Greece, where connections are everything

By Takis Kambylis - Kathimerini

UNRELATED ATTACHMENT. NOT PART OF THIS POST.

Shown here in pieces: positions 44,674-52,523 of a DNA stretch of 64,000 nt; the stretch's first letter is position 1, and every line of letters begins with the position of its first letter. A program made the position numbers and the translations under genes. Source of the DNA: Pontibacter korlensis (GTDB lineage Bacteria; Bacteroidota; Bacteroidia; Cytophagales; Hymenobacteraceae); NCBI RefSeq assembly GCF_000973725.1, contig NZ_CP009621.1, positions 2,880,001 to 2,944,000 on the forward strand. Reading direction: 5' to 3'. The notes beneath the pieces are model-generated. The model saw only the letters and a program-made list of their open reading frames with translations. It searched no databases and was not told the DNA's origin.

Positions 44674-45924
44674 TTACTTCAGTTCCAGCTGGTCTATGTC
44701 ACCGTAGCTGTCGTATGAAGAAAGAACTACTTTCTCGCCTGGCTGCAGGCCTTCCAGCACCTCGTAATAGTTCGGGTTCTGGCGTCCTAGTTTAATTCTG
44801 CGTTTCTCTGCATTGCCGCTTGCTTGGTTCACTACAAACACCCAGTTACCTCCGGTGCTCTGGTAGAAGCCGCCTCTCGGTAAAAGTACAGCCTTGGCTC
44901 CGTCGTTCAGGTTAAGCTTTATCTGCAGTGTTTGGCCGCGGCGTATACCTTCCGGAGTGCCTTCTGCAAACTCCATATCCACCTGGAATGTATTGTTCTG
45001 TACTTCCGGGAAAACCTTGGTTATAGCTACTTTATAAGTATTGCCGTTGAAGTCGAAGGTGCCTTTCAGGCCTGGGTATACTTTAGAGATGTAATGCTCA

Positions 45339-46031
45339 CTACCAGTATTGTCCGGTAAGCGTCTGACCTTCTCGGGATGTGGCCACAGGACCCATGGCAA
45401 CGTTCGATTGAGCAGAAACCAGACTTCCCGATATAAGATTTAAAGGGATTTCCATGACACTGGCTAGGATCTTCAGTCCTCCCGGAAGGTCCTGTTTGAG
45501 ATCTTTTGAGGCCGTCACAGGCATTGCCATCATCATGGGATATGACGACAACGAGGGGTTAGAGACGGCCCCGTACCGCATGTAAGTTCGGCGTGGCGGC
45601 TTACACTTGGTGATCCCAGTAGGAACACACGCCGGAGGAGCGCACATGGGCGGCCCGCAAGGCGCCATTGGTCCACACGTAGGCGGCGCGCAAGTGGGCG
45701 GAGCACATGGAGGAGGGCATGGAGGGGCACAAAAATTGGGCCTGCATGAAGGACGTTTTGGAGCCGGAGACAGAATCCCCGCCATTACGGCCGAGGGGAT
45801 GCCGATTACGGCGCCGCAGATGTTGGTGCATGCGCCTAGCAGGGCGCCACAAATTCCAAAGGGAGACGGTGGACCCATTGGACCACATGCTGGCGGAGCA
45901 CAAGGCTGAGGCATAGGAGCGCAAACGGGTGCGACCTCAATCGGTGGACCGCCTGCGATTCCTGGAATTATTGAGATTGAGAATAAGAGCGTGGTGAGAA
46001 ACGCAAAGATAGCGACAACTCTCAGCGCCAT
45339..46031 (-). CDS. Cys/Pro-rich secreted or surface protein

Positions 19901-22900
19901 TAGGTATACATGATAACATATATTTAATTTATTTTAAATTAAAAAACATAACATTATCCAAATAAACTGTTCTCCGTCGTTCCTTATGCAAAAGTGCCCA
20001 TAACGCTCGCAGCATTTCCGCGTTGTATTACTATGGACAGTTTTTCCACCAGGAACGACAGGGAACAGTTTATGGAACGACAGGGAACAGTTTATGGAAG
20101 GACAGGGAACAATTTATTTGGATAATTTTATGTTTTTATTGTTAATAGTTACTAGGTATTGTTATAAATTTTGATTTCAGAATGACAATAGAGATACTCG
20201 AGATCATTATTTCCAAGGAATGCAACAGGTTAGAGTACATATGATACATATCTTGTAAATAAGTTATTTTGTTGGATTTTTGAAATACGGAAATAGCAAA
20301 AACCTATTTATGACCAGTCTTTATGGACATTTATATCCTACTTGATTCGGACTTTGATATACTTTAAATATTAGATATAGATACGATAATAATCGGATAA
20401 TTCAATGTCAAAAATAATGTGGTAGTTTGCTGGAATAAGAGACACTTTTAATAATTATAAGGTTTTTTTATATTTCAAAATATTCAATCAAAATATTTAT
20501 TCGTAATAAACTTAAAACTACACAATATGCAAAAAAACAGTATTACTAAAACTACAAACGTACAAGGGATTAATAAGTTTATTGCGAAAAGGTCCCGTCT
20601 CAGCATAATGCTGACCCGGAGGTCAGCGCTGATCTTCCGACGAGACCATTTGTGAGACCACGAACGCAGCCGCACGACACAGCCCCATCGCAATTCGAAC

Vassilis Gonopoulos is probably the first citizen of Greece to earn money by challenging corruption. He left home young to study in London. Eight years later, in 2006, he came back and started to look for work. He didn't find any, but his bitterness and frustration found a creative outlet in the writing of a «Dictionary of Special Favors and Graft» (Papazisis Publications) which has been selling well since being published a month ago. He began looking for a job in Athens the same way he would have in England. He sent out his CV by e-mail and waited. When he got sick of waiting he went to a building in Voulis Street where Parliament rents offices for deputies from the provinces. Vassilis could trace an ancestor to one of these provinces and went to see the local deputy. «I went through the three stages. The first was the degree of difficulty of satisfying my request. The second was a few weeks later, when I got the reply 'We're looking into it.' The third was 'A meeting with a person in authority is pending.' There was no fourth. I never went back,» he said. However he did go to see acquaintances who had other useful acquaintances or relations. At the same time he started looking out for job announcements, but found that they were identical and only appeared in small-circulation newspapers. Eventually an acquaintance got him an interview with a firm. However, even though all went well, the interviewer asked him, «What happens if PASOK returns to power in a couple of years and you get a better job?» «It took me a couple of minutes to catch on,» said Gonopoulos. «He thought that since I hadn't found a job in two years under the New Democracy administration, I must be a PASOK supporter.» In 1992 the West realized that corruption not only existed under tyrannical regimes, but in democracies too. According to Pierre Lascoume (head of research for France's National Center for Scientific Research [CNRS] - his book is published in Greek by Kastaniotis Publications), that year the Council of Europe set up a multidisciplinary group on corruption. In 1998, the International Monetary Fund and the World Bank proclaimed that fighting corruption would be one of the new criteria for evaluating economic management. But that was not the kind of corruption found by Gonopoulos. In 1980, a young architecture graduate returned to Athens after completing his studies in Paris. He won his first battle with corruption in his first major project. «It was the restoration of a privately owned neoclassical building by Ernst Ziller. When my job was done, the owner told me I would either have to accept 10 percent of the agreed fee or else nothing at all. I was furious and went to the Technical Chamber, where the legal service advised me to go to court as I would most certainly win the case. I did so but as soon as my opponent was informed of the suit, his lawyer, an elderly man, called me and advised me to accept the 10 percent. I didn't listen, lost the case and the 10 percent.» Since then the architect has worked on many major projects and has seen other practices: «For example, a colleague of mine who has done work for the Culture Ministry bribes officials with works of art. Others even supply young women. Generally it involves finding out what sort of person the 'official' is and acting accordingly - what they want, how ambitious they are, how they live, and where and how they spend their money.» None of this is of any concern to Rania, an unemployed singer who decided to open a small organic food store somewhere in Patissia. All was fine until one day two «officials» turned up and started measuring everything very carefully. They then informed her that the height of the toilet was 2 centimeters shorter than the rules dictated. Rania broke down in tears. Fortunately they felt sorry for her and agreed to accept just 600 euros in order to give her the approval. Lascoume observes that because of the limited options open to the public to seek redress and the lenient penalties imposed, corruption is a crime that is acceptable to the elite and tolerated by the general population. However, Lascoume and others are talking mainly about tax evasion by major corporations. In Greece, the opposite occurs. «What happens in Greece does not happen in Paris,» said the architect. «I had experience of that when two years ago I bought an apartment there. I had to do some work to the interior. Three different crews took part at different stages. When the work was finished, they gave me a breakdown of the charges, totaling about 4,500 euros. I asked them how they wanted me to pay them and they said in unison: «With a crossed check.» I was astounded. I told them that in order to do that, I would need to make a tax declaration in France and suggested paying them without a receipt, with a bit extra as a bonus. They refused. They were a Moroccan, a Turk and an Albanian. Crossed checks, as in Britain and elsewhere, endow money with a specific identity. The bank always knows who issued it and who received it. The former Economy Minister Nikos Christodoulakis tried to do something similar here, but there was an uproar and he never went ahead. It would have brought down the system.»